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Does Humidity Affect Hardwood Cabinets?

January 17th, 2024 | 3 min read

By Mara Colleli

Understanding How Humidity Affects Your Hardwood Cabinets

Normally, wood and moisture do not go well together but actually, there is always moisture in wood. Wood has the ability to withstand and store water in order to maintain a certain level of equilibrium, so technically they work well together. The relationship between humidity and cabinets is important because it helps determine whether a cabinet door will wrap or crack, which can be a hassle to repair.

How Does Moisture/Humidity Affect Wood?

All wood types are hygroscopic. Hygroscopic is just a fancy word for the absorption and release of moisture depending on the humidity of the surrounding air. The higher the humidity, the higher the moisture content. Varying humidity levels cause wood to expand and contract and this is where homeowners experience bending and cracking in their wood cabinets.

Equilibrium Moisture Content:

When wood shrinks and expends according to its environment until it reaches a “middle ground” is called the equilibrium moisture content. In a controlled humidity environment, wood does not take long to reach EMC. However, for newly installed wood, like cabinets, it may take longer because the wood is settling into its new environment. If the moisture content or humidity is low, wood will expand, making it buckle or distort the material around it. When the moisture content is high, wood will shrink, and run the risk of large gaps or cracks forming in the wood itself. When the wood moisture content and the local climate is closely matched, damage is less likely to happen.

Humidity and Cabinet Doors:

Most homes in North America struggle with humidity control. Many times, homeowners buy de-humidifiers to help regulate their home moisture level. A typical relative humidity level inside of a North American home is between 25% and 65%, that’s a huge range. This large humidity range can cause up to a 6% change in moisture content in wood, which is equivalent to a quarter inch change in a wood board.

Cabinet doors normally do not have a problem with fluctuating humidity levels, just the wood materials behind the doors. However, in some circumstances, cabinet doors that have acclimated to a humidity level above 70% and that humidity level decreases rapidly, those cabinet door finishes may start to peel, or the grain may start to split. Climates where humidity levels can change rapidly are typically seen in environments where the weather changes seasonally.

Maintaining a stable humidity level in your home is important. Heating systems can dry out your home, causing wood to contract. Some steps to take to maintain the relative humidity of your home would be to keep your home’s interior temperature between 60 and 75 degrees Fahrenheit or purchase a dehumidifier. When a relative humidity is established, the moisture content in wood shouldn’t change more than 2% and for interior areas the average moisture content level ranges between 8% to 14%.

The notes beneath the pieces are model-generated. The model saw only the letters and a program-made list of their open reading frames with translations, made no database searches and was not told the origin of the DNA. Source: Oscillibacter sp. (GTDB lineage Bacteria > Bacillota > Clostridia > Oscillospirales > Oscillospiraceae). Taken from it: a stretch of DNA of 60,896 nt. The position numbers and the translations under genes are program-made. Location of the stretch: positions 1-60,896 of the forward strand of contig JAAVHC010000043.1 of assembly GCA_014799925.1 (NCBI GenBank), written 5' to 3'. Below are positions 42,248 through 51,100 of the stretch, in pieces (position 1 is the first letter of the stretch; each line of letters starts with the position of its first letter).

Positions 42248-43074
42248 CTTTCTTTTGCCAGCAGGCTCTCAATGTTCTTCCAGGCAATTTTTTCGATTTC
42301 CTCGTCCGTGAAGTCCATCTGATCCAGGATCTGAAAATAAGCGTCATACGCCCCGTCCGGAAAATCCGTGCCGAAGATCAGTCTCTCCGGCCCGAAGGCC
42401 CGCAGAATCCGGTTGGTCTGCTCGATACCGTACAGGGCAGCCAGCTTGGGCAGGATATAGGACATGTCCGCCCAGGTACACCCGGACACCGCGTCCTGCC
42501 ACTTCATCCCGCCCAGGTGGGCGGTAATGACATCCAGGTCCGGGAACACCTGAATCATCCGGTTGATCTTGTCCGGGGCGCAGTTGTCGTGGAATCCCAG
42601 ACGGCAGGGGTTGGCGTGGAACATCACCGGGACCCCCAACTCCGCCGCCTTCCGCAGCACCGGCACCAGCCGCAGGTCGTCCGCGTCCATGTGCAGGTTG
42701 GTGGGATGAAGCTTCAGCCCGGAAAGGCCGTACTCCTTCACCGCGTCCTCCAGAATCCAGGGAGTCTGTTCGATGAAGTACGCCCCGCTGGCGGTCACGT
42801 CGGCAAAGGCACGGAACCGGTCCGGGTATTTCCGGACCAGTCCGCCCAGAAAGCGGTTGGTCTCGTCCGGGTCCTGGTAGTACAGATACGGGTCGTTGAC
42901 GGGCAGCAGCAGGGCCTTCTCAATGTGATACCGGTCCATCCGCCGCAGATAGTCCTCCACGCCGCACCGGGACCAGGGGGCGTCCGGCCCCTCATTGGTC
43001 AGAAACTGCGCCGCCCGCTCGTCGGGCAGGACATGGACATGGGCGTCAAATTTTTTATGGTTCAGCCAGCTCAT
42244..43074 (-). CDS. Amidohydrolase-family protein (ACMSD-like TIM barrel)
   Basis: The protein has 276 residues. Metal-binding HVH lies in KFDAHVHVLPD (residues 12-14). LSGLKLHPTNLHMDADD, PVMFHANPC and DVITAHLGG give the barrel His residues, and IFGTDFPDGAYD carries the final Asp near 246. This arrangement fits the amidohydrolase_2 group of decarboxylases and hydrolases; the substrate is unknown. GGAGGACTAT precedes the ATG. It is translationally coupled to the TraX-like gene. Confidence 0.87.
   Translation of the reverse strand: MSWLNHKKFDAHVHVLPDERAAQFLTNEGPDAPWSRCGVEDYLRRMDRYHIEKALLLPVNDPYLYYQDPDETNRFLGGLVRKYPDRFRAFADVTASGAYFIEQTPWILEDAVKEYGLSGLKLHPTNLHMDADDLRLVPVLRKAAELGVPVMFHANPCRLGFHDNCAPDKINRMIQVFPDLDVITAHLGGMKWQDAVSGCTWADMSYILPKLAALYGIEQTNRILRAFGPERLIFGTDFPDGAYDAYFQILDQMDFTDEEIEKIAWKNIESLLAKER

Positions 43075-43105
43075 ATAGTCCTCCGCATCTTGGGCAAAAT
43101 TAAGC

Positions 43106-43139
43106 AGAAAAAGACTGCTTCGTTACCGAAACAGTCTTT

How To Measure Wood Moisture Content:

There are two more common ways to measure the moisture content of wood, oven-dry testing, and a moisture meter. Oven-dry testing is the more time consuming out of the two options and isn’t as widely used compared to using a moisture meter. Using the oven-dry testing method, you will need a piece of sample wood that is the same as your cabinets, stain/paint, and all. You will also need a special oven or kiln, which most homeowners do not have.

On the other hand, a simpler and easier way to measure wood moisture content is using a moisture meter. There are two different moisture meters, one with pins and one without pins. Pin-type meters measure wood’s moisture content by using electrical resistance through penetrating electrodes. How dry the wood is, is determined by the amount of resistance there is to an electrical current because water is a great conductor of electricity.

Pinless meters use electromagnetic sensors that scan wood to measure the moisture content but does not penetrate the wood or leave any marks. Pinless meters scan the surface of the wood and cover a larger area than meters with pins. Since these meters do not damage the wood, you are testing, they are the preferred measuring tool and are easily accessible at your local hardware store.

Average Humidity Levels Around Columbus, Ohio:

Different geographical locations have different average humidity levels. More dry climates like in the desert, have a relative humidity between 30% and 45%. In areas where temperatures fluctuate regularly, like Columbus, Ohio, the relative humidity is much higher. The average humidity in Columbus, Ohio is about 70% and major cities around Columbus are about the same. Average humidity levels of cities close to Columbus, Ohio are as follows:

Indianapolis, Indiana: 72%

Pittsburg, Pennsylvania: 68%

Chicago, Illinois: 71%

Louisville, Kentucky: 66%

Taking the time to research the average humidity where you live, and the moisture content of your home will help you preserve your kitchen cabinets’ health. Being able to avoid any major bending, cracking, or peeling in your kitchen cabinets saves you money in the long run. Investing in a company that provides quality cabinets will also help ensure longevity because the higher quality of wood, the less likely of any malfunction to occur. Learn more from the pros at JSB Home Solutions!